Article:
US intelligence agencies are working with European governments to prevent the kind of Russian cyber attacks that were allegedly carried out to influence the 2016 US presidential election, a new report says.
The US intelligence community has shared with foreign governments the classified version of their report on what they believe was a Russian plot to help Republican President Donald Trump defeat his Democratic rival Hillary Clinton, POLITICO reported, citing senior intelligence officials and lawmakers.
Key American lawmakers say such an intelligence exchange is vital because Russia reportedly plans to carry out similar cyber attacks in Europe to influence elections in a way that serves Moscow’s interests.
“It’s widely understood” that Moscow wants to expand “Russian political influence in Europe, that they want to prop up populists,” a senior intelligence official said. “Their goal is still to do what they can to weaken NATO, the NATO alliance and strengthen their own influence.”
“Our intelligence agencies have direct relationships with European services, so it can take a variety of forms,” House of Representatives Intelligence Committee ranking member Adam Schiff told POLITICO. “Some through more formal channels, but often just through individual relationships on the ground in Europe.”
Kremlin officials are “trying to break the competence in democracies” around the globe, said Senator Lindsey Graham, who ran for the White House in the Republican primary elections.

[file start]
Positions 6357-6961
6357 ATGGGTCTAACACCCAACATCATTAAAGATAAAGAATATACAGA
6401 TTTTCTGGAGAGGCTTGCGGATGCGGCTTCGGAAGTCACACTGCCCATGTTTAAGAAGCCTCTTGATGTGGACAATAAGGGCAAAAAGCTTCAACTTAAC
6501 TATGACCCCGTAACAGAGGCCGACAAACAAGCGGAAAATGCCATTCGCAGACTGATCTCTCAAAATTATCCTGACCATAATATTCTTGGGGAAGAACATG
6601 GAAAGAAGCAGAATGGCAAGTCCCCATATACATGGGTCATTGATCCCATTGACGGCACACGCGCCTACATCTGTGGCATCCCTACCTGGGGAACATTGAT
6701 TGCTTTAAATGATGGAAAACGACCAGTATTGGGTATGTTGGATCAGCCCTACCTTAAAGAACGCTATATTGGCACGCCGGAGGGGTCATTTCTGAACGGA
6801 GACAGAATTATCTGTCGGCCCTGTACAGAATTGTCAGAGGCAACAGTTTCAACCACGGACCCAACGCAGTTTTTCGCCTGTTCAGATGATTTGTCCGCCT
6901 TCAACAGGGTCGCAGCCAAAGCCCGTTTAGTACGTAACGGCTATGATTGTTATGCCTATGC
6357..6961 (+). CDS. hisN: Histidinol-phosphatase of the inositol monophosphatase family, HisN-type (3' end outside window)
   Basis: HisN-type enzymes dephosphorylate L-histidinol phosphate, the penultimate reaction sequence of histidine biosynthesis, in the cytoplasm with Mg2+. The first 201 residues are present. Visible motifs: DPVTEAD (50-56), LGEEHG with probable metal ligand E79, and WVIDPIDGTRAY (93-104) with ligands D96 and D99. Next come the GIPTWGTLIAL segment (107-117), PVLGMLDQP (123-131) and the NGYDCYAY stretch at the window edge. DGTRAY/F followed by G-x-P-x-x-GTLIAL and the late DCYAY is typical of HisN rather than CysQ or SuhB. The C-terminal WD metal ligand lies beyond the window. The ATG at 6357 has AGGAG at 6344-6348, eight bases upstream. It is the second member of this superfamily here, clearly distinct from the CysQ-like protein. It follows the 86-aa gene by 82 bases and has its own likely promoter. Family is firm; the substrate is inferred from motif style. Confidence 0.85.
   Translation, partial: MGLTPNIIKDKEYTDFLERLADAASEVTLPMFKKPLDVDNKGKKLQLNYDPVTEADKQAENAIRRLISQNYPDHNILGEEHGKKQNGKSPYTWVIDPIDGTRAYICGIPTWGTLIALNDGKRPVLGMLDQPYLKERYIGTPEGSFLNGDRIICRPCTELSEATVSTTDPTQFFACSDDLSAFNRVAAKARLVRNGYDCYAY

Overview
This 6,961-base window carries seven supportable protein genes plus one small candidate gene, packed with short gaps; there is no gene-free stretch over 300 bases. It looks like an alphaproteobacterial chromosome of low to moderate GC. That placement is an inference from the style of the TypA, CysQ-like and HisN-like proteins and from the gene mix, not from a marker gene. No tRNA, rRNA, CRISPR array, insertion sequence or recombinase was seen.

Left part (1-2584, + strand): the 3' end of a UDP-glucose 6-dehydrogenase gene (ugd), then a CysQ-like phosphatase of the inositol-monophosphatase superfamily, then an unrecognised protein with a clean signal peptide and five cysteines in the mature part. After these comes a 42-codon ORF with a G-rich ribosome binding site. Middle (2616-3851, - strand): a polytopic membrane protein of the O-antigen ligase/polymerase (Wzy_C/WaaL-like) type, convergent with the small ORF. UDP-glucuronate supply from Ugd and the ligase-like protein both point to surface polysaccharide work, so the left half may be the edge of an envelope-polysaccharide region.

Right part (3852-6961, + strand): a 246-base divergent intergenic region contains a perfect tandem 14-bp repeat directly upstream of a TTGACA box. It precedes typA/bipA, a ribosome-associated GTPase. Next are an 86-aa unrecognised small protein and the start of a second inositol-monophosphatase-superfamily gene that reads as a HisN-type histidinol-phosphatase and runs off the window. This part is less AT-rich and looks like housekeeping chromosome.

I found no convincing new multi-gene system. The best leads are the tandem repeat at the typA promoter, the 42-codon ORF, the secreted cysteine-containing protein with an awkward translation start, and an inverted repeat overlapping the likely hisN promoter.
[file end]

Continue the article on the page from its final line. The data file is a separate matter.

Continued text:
Russian President Vladimir Putin wants to “undermine the perceived validity of the democratic model and try to suggest an authoritarian model is equally valid,” said Senator Tim Kaine, Clinton’s vice presidential running mate in last year’s election.
Several European countries, including Germany, France, Norway and the Netherlands, are scheduled to hold elections in 2017.
However, House Intelligence Chairman Devin Nunes, who served on the executive committee of Trump's presidential transition team, downplayed fears that Russian hackers could actually alter the election results.
“I find it hard to believe they could digitally tamper with the results. It’s possible, but I think it’s highly unlikely,” Nunes told POLITICO.
Despite Russia’s alleged cyber attacks of mostly Democratic officials during the US presidential race, American intelligence officials have acknowledged there is no evidence that hackers altered the election itself.
During his presidential campaign and afterwards, Trump repeatedly praised Putin and called for closer ties between Washington and Moscow, despite the hacking allegations.